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President Donald Trump watches as Guatemalan Interior Minister Enrique Degenhart, left, and acting U.S.Secretary of Homeland Security Kevin McAleenan exchange documents while signing a safe-third-country migration agreement. (Photo: US State Department)

Guatemala signs asylum deal with the U.S.

President Donald Trump, who has pushed hard to slow the flow of illegal migrants who are bypassing established asylum laws established by the UN, said Friday that the “safe third country asylum” agreement would require would-be asylum seekers traveling through Guatemala to seek refuge there, not in the United States. Anyone failing to do so would be sent back to Guatemala.

Most of those migrants would be coming from El Salvador or Honduras.

The pact was signed in Washington on Friday by Kevin McAleenan, the acting secretary of homeland security, and Guatemala’s interior secretary, Enrique Degenhart.  It aims to require Central American countries to follow long-established asylum rules agreed to by the international community. Those rules require asylum seekers to stay in the country immediately next to the country they are leaving.

Guatemalan human rights ombudsman Jordan Rodas has questioned its legality, saying his country’s constitution does not authorize a minister to sign such an agreement. He urged Congress to study it carefully.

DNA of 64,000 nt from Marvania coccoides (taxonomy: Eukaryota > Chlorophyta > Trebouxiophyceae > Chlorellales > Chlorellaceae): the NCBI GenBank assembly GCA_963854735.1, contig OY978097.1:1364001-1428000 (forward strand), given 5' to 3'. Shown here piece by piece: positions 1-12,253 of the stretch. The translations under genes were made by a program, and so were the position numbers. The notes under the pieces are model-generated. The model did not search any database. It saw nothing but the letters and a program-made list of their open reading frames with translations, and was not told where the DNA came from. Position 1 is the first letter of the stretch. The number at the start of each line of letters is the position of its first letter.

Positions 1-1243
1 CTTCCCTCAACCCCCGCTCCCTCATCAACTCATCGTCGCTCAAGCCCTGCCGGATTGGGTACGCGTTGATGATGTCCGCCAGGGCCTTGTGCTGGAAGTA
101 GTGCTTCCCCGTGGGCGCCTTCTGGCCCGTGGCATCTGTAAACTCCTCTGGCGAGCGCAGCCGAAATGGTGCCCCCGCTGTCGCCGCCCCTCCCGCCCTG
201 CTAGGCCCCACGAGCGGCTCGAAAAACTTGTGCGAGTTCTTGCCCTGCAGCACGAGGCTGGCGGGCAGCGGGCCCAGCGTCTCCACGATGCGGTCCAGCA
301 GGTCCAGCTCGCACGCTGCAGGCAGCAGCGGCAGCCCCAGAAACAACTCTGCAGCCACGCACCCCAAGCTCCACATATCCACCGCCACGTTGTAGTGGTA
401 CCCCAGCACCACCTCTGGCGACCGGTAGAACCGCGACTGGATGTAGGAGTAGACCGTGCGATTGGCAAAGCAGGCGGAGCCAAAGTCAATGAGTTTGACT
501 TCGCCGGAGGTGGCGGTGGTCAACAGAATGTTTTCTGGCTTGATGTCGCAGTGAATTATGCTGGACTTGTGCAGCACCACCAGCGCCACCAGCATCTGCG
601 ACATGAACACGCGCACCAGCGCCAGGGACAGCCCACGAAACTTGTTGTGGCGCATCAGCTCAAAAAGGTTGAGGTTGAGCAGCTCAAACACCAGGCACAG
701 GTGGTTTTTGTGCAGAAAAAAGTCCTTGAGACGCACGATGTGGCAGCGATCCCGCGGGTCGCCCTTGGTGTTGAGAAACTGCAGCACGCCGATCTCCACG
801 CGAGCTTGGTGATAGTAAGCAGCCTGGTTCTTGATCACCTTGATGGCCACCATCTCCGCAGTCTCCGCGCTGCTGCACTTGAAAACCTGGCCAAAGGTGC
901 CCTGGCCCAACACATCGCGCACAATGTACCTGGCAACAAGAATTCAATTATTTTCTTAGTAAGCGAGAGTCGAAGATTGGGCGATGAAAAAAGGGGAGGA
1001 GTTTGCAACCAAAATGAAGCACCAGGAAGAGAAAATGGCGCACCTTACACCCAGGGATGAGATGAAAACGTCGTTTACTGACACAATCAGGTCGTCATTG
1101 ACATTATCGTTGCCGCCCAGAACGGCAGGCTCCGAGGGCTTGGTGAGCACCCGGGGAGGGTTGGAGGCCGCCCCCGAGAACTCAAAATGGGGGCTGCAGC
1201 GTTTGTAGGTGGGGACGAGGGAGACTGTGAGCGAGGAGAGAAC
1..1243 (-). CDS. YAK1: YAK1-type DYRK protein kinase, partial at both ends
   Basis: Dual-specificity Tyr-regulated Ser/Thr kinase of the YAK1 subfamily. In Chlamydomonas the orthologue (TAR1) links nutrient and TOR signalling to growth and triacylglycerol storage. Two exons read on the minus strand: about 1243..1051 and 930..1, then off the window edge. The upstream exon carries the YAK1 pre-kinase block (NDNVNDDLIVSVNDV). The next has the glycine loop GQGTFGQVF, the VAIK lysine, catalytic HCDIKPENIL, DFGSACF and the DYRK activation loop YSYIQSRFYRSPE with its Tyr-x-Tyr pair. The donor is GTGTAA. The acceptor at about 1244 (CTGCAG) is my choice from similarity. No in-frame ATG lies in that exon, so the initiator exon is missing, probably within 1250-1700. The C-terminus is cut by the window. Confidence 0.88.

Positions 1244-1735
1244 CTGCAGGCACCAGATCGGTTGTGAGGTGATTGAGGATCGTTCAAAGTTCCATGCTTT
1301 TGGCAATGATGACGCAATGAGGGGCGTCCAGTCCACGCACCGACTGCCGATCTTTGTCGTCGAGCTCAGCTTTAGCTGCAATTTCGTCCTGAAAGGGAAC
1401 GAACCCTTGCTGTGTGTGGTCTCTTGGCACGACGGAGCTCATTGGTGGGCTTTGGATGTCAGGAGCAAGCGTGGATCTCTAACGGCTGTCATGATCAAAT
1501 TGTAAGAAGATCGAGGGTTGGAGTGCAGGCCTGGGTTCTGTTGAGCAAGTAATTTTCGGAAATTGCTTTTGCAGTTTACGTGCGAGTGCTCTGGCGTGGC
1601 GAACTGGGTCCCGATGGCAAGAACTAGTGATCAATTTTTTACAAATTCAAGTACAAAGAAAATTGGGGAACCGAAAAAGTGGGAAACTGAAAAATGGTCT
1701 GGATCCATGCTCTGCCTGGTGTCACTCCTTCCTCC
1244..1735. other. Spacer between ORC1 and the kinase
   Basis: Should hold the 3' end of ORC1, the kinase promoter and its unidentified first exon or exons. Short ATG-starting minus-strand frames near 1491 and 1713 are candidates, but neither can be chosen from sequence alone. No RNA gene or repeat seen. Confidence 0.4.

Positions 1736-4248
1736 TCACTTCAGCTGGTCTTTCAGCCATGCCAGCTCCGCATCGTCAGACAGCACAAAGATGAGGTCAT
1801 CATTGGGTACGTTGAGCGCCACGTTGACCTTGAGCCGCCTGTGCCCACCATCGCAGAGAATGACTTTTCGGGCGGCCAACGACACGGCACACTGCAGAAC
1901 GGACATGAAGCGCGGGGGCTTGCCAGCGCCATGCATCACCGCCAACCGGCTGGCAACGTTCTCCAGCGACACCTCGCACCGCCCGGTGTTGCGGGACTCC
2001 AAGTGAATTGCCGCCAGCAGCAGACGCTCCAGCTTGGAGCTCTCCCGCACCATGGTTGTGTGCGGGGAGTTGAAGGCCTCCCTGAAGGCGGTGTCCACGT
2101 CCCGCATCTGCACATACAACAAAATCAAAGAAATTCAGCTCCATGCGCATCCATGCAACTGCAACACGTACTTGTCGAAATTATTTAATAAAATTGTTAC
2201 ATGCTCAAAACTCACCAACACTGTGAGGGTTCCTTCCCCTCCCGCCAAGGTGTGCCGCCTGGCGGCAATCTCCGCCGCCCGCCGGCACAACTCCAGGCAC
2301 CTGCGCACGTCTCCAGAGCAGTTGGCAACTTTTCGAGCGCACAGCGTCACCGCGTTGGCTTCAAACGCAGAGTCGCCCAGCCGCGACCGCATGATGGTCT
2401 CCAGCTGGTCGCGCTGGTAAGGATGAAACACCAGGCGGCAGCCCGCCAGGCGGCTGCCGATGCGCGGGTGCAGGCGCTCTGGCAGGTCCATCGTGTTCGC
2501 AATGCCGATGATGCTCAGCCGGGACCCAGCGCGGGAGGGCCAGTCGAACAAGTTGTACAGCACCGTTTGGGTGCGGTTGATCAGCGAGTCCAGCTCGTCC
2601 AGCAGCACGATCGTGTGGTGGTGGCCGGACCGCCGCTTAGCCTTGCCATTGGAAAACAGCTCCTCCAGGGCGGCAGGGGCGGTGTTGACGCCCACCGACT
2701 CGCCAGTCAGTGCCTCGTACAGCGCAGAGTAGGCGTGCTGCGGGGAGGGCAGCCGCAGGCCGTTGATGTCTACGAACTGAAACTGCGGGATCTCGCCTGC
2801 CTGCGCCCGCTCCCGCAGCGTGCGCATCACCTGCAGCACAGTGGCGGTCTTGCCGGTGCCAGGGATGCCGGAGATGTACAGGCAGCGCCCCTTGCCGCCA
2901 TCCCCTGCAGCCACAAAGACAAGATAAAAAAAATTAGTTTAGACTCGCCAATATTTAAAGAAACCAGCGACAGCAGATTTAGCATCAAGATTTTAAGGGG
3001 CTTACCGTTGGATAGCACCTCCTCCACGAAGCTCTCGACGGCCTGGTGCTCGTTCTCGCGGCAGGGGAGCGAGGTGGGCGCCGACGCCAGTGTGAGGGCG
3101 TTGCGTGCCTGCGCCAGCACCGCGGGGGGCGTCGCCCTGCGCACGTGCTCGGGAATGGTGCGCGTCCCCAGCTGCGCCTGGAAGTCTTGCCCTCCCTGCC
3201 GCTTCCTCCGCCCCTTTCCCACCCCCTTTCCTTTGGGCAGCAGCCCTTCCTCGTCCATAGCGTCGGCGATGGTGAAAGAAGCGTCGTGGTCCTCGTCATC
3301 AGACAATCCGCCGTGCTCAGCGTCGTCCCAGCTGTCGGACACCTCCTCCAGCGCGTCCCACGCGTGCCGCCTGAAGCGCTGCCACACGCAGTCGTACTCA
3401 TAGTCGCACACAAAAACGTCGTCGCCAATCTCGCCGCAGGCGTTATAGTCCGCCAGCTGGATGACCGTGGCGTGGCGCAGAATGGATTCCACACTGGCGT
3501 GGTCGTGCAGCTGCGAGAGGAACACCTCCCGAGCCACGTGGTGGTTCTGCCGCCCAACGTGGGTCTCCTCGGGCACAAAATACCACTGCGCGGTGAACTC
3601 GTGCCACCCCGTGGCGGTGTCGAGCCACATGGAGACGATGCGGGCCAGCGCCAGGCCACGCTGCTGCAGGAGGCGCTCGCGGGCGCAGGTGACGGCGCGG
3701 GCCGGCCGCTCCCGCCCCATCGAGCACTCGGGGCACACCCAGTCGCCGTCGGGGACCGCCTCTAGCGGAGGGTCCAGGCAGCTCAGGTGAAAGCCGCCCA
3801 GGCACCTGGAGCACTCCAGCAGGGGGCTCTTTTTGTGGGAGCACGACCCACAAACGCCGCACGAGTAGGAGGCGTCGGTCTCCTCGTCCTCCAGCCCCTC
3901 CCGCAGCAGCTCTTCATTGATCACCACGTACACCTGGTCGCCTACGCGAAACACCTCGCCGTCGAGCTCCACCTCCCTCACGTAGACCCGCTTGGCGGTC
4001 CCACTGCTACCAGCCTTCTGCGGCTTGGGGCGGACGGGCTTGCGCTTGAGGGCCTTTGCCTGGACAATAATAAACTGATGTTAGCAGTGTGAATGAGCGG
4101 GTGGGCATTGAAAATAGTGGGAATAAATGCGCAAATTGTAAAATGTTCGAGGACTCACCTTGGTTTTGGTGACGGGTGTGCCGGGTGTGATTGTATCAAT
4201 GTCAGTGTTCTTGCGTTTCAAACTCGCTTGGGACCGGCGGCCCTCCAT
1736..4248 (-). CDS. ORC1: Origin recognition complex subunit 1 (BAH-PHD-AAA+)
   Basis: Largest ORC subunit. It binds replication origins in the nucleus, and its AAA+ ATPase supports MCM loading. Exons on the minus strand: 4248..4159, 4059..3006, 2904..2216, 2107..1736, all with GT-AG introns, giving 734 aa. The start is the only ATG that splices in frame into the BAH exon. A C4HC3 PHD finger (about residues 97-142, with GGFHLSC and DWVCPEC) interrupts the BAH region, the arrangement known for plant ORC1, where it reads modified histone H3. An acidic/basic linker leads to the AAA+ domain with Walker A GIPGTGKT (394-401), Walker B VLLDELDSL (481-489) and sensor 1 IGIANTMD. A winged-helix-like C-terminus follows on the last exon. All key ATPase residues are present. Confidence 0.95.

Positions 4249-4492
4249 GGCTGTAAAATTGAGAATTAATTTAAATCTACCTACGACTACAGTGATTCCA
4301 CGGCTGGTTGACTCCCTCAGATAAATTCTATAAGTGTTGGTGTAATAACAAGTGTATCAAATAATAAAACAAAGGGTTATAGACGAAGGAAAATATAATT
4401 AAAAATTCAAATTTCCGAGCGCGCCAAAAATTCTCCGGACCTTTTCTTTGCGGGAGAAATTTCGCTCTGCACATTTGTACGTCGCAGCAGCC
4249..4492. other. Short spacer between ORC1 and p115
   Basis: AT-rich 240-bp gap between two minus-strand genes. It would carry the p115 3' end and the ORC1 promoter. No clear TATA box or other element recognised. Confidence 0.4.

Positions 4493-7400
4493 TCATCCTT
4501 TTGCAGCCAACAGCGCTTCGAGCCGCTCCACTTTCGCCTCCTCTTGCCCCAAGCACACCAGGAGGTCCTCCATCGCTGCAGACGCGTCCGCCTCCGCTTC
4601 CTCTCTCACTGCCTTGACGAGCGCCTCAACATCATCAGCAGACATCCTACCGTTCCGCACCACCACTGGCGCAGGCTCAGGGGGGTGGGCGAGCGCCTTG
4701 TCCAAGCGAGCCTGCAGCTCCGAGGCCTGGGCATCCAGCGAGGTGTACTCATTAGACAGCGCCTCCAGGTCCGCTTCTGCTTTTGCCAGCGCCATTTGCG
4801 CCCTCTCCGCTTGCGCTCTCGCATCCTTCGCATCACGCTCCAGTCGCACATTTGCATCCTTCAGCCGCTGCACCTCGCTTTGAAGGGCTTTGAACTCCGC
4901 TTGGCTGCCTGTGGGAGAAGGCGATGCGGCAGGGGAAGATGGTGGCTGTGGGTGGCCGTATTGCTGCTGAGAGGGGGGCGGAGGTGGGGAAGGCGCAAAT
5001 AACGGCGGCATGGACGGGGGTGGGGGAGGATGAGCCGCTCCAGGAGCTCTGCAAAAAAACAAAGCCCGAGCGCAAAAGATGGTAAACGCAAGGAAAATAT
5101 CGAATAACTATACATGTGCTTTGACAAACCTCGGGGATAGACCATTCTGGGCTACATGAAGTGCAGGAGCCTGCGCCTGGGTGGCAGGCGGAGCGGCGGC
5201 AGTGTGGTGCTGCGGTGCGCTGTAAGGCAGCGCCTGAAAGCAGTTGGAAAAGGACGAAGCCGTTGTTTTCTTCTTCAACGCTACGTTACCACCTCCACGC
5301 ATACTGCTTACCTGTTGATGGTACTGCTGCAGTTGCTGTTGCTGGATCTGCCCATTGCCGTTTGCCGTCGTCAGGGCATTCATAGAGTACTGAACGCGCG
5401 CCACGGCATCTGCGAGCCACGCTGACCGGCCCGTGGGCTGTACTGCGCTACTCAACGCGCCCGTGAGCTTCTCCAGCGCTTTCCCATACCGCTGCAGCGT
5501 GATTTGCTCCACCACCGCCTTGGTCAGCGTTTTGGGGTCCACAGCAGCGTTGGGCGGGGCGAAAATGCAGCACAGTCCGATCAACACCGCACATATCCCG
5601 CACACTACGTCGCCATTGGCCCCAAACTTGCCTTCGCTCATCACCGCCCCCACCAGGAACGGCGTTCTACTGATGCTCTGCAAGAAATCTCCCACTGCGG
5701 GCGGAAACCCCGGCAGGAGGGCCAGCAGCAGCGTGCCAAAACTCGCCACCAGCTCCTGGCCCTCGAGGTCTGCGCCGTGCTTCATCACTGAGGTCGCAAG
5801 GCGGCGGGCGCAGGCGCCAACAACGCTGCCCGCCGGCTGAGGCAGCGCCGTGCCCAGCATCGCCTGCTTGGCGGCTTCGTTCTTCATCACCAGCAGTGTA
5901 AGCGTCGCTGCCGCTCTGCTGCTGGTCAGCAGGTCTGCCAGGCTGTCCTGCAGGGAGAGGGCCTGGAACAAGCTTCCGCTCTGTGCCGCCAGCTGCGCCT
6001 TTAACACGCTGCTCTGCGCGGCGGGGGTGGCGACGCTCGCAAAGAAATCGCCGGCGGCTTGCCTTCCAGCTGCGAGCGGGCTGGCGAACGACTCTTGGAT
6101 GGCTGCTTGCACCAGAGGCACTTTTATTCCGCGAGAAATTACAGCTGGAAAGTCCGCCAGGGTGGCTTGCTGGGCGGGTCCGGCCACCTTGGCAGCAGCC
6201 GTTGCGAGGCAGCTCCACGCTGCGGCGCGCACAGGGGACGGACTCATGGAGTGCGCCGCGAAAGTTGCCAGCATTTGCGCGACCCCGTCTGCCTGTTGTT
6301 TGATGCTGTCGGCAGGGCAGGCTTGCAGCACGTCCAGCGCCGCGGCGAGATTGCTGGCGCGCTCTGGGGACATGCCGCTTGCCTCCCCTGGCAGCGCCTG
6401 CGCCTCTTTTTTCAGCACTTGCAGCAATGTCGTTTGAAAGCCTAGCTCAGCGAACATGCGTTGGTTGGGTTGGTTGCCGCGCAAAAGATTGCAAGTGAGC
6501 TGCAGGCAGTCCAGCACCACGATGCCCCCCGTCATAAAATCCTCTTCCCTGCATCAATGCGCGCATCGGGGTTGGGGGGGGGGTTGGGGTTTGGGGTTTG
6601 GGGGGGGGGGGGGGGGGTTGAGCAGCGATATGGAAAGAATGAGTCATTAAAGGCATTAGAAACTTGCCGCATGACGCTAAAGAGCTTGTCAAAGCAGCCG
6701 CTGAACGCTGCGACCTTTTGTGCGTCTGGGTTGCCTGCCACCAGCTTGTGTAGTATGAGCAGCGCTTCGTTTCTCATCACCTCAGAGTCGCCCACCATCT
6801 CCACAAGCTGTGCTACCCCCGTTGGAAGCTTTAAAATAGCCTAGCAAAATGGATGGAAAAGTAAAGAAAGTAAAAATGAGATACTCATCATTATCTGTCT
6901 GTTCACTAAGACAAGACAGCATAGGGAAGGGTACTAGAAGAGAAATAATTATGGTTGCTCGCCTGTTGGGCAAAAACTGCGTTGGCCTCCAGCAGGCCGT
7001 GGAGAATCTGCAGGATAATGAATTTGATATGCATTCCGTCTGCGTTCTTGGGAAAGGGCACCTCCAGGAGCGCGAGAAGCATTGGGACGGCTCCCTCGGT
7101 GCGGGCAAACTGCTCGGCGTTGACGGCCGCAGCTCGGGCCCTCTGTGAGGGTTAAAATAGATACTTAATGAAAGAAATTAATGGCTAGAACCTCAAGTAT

Rights group Amnesty International called the agreement “outrageous,” saying that “there is no doubt that Guatemala should not be considered a safe place of refuge.”  The organization has previously supported the UN guidelines until now.

A “safe third” agreement could be legal only if would-be asylum seekers were sent to a truly safe third country, rights groups said.

“The Trump administration must abandon this cruel and illegal plan,” Amnesty’s director for the Americas, Charanya Krishnaswami, said in a statement.

Refugees International called the pact “very alarming.”

Business groups, however, applauded the deal for sparing Guatemalans potentially severe economic penalties threatened by Trump. Their sentiments were echoed by some groups who argue stopping the flow north would save lives, reduce the flow of child sex trafficking and force Central American countries to deal with their  internal issues.

“The risks and consequences of not signing were very great,” said Juan Carlos Tefel, president of the Coordinating Committee of Agricultural, Commercial and Industrial Associations.

The Guatemalan-American Chamber of Commerce also registered its approval.

The agreement was originally to have been signed July 15 by Trump and Guatemalan President Jimmy Morales, but when Guatemala’s Constitutional Court temporarily blocked the pact, the signing was delayed.

The deal was finalized after Trump threatened to impose tough economic measures on Guatemala, including steep tariffs on imports.

The U.S. is Guatemala’s top trading partner. Remittances last year from Guatemalans in the U.S. amounted to 12 percent of the Central American country’s gross domestic product.

–VOA News Service

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